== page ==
Background: Acute low-back pain (LBP) is a common reason to consult a general practitioner. Debate continues on the comparative effectiveness of advice on bed rest and staying active as part of the primary care management.
Objectives: To determine the effects of advice to rest in bed or stay active for patients with acute low-back pain or sciatica.
Search strategy: We searched the Cochrane Back Review Group Trials Register, CENTRAL, MEDLINE, EMBASE, Sport, and SCISEARCH to May 2009, reference lists of relevant articles, and contacted authors of relevant articles.
Selection criteria: Randomised trials of the effectiveness of advice to stay active or rest in bed for patients with acute LBP or sciatica. The main outcomes were pain, functional status, recovery and return to work.
Data collection and analysis: Two authors independently selected trials, assessed the risk of bias and extracted data. The trials were combined qualitatively or statistically, depending on data availability and presentation.
Main results: We included ten RCTs with varying risk of bias. For patients with acute LBP, results from two trials (N = 401) suggest small improvements in pain relief (SMD 0.22 (95% CI: 0.02 to 0.41) and functional status (SMD 0.29 (95% CI: 0.09 to 0.49) in favour of advice to stay active. For patients with sciatica, there is moderate quality evidence of little or no difference in pain relief (SMD -0.03 (95% CI: -0.24 to 0.18)) or functional status (SMD 0.19 (95% CI: -0.02 to 0.41)), between advice to rest in bed or stay active.Low quality evidence (3 RCTs, N = 931) suggests little or no difference between exercises, advice to rest in bed or stay active for patients with acute LBP. Low quality evidence (1 RCT, N = 250) suggests little or no difference between physiotherapy, advice to rest in bed or stay active for patients with sciatica. No trials that compared different ways of delivering advice.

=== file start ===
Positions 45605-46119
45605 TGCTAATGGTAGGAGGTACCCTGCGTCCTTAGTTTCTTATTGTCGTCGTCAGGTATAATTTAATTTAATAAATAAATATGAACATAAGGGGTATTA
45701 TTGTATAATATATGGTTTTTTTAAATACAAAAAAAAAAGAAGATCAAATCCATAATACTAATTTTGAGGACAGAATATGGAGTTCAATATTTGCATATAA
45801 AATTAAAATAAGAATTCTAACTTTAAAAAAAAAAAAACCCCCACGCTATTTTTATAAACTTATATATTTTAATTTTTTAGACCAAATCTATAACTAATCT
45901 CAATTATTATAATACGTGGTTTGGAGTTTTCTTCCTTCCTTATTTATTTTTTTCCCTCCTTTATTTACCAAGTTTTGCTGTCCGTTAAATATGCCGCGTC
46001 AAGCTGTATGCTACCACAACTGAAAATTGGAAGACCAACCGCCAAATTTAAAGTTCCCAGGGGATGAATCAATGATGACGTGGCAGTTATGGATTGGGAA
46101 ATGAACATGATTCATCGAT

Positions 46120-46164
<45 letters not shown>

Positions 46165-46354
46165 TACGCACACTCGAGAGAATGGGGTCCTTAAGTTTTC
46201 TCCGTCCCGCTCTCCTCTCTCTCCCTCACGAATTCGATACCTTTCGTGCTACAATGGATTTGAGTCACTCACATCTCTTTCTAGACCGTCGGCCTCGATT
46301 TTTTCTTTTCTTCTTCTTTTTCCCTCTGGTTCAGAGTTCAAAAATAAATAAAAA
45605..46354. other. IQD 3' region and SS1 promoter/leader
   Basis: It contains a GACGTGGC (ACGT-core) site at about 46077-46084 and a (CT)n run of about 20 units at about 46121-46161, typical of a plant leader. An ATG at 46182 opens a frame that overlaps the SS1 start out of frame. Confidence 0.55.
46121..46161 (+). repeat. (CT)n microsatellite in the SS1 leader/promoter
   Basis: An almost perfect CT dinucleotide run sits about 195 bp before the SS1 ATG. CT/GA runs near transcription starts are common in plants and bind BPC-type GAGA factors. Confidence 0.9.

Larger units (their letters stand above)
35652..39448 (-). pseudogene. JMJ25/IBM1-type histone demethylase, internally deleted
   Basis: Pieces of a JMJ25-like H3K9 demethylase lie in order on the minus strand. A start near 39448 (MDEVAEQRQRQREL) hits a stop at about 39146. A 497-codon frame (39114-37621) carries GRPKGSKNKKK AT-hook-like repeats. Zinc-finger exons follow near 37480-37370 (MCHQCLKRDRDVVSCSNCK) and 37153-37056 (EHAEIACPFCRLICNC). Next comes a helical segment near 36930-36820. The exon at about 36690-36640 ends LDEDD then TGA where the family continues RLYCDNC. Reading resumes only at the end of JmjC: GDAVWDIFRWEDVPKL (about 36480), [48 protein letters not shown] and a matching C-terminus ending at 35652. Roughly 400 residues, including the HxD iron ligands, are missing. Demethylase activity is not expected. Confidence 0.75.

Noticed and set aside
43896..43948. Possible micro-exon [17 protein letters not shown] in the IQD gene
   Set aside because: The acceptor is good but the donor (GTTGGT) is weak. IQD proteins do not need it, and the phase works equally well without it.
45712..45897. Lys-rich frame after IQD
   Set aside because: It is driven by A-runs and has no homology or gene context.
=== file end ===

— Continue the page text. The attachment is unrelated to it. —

Authors' conclusions: Moderate quality evidence shows that patients with acute LBP may experience small benefits in pain relief and functional improvement from advice to stay active compared to advice to rest in bed; patients with sciatica experience little or no difference between the two approaches. Low quality evidence suggests little or no difference between those who received advice to stay active, exercises or physiotherapy. Further research is very likely to have an important impact on the estimate of effect and is likely to change our confidence in it.